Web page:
I can't tell you which binder is best, but since I talk about it on my blog, Lunchbox Dad, I do have a ton of experience with lunch gear. So here are five quick tips for buying the kind of lunchtime supplies that will make you and your kids happy.
1. Look for durability.
Many of the big department stores will try and sell you on the dime-a-dozen thermal lunchboxes with characters printed on the top. They are usually made of cheap materials that rip easily and are hard to wash. It is also tempting to just throw food inside without other bags or containers. This means the lunchboxes quickly get stained and moldy.
Instead, look for sturdy plastic or stainless steel lunchboxes. These will have a much higher chance of lasting the school year. They will cost a little more, but the features they provide are definitely worth it, and they might even last for a couple years.
2. Easy cleanup is a must.
You're a busy parent and you don't have time to hand wash and scrub a lunchbox or bottle every time it comes home. Always make sure what you buy is dishwasher safe. This is especially true if a lunchbox comes with multiple pieces. Double check to make sure every piece can be thrown onto the top rack. You might not think this is a big deal now, but you will thank me later.
3. Compare prices.
Just because the lunch gear is right in front of you at the store doesn't mean it is the best deal. You need to factor in not only the immediate cost, but also the cost to replace it if the box becomes too stained to use or breaks down (trust me, I've had it happen). Should you spend five dollars more for the better box? You need to think of it as an investment rather than something to just check off your list. If you go the dirt-cheap route, you could be rebuying the same cheap gear again and again throughout the year because it didn't last. When this happens, you will be spending much more.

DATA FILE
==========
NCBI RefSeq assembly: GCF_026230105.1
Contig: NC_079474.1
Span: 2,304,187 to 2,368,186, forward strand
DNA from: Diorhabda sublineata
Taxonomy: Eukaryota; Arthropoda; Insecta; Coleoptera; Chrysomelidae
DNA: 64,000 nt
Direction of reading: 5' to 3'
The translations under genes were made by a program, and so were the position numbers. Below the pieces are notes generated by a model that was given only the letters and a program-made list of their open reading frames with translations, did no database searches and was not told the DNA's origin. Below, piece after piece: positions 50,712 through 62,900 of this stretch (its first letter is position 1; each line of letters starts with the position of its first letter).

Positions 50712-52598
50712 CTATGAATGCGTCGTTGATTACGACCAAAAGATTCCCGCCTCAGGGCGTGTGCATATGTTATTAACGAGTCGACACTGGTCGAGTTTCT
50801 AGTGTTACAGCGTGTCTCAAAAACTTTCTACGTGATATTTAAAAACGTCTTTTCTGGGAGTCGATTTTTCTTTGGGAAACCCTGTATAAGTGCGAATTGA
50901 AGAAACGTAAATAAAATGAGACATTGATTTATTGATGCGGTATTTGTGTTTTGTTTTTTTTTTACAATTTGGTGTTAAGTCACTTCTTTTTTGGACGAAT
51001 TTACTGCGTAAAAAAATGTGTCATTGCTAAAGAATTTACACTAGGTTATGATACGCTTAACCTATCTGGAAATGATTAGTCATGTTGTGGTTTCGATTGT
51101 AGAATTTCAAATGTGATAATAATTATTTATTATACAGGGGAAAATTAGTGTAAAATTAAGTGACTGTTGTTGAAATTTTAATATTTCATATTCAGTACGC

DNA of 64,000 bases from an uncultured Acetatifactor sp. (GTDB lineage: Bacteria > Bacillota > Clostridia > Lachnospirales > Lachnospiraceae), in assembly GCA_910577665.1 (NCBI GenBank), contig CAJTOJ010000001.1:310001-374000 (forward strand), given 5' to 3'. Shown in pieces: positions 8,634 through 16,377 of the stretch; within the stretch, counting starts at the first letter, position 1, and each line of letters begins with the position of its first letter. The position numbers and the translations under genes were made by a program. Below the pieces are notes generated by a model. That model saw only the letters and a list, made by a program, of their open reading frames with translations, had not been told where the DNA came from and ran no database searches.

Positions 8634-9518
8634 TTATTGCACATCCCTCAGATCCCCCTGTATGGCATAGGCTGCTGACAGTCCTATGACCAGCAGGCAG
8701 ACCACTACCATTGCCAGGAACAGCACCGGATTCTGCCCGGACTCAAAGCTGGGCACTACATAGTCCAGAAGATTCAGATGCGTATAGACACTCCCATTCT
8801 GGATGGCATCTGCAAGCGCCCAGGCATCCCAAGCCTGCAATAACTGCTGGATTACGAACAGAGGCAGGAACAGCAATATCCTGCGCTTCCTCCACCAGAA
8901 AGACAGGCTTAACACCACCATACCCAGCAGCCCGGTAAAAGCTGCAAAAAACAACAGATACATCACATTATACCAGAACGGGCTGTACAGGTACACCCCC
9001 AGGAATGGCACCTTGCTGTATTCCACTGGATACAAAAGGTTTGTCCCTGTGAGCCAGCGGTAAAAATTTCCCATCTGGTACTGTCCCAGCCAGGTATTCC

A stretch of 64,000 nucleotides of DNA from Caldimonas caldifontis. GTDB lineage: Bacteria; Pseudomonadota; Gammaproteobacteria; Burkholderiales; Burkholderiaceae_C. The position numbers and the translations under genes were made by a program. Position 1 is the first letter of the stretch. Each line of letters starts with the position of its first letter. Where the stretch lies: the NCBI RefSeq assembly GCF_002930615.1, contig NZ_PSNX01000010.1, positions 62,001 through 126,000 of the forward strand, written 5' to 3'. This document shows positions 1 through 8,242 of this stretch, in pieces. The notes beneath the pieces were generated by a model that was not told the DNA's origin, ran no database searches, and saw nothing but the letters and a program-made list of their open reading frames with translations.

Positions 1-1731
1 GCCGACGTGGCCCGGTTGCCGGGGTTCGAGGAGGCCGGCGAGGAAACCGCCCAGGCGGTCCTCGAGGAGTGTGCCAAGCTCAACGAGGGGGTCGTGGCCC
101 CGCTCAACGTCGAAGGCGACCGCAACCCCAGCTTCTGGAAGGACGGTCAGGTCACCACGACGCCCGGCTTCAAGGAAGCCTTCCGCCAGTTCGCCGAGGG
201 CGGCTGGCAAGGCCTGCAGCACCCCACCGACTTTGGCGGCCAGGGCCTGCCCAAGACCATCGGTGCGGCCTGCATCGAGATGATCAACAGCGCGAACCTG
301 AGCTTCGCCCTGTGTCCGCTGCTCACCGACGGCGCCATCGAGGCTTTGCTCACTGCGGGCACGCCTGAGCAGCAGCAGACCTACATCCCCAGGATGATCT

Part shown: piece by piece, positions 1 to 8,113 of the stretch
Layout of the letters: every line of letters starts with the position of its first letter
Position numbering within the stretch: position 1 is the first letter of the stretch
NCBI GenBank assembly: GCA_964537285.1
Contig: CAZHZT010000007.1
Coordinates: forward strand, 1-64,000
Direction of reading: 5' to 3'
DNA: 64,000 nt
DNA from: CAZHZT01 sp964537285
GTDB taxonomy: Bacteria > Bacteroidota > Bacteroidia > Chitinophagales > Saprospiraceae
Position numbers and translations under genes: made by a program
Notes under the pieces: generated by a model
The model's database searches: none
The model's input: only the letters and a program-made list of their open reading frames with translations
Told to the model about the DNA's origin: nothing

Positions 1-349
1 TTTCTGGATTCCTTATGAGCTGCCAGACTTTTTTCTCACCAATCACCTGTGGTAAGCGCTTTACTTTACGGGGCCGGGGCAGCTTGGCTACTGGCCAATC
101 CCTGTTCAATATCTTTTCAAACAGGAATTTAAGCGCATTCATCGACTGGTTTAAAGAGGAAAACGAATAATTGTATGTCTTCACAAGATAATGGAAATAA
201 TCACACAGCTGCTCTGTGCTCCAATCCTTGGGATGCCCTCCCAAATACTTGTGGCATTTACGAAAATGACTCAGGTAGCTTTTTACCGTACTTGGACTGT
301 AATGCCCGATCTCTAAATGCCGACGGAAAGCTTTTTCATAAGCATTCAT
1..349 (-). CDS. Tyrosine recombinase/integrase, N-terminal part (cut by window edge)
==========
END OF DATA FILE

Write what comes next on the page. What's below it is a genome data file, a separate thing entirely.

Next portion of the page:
4. Size matters.
If you have a first grader, he or she should probably use a smaller lunchbox. For older kids, a slightly larger lunch container is a must. Plus, for younger kids you want them to be able to carry their lunch gear in their backpack. It just makes the whole trip to school that much easier. Also, if you give a younger child a big container, it could get heavy in a hurry. Have them carry it around the store for a few minutes before you buy it. This is especially important if you choose stainless steel instead of plastic.
5. Think about the planet.
There are many lunchbox companies now that are making their products with the environment in mind. If it doesn't put too much strain on your budget, think about our planet when you make your purchase. Choosing gear from one of these companies could be a great chance to talk to your kids about how small choices can have a big impact.
Will these tips solve all of your back-to-school problems? Maybe not, but hopefully they will help you think through your lunch gear choices so you can save time and money, and your kids can have fun. What tips do you have for parents during this busy time? Let me know in the comments!
This post originally appeared on LunchboxDad.com
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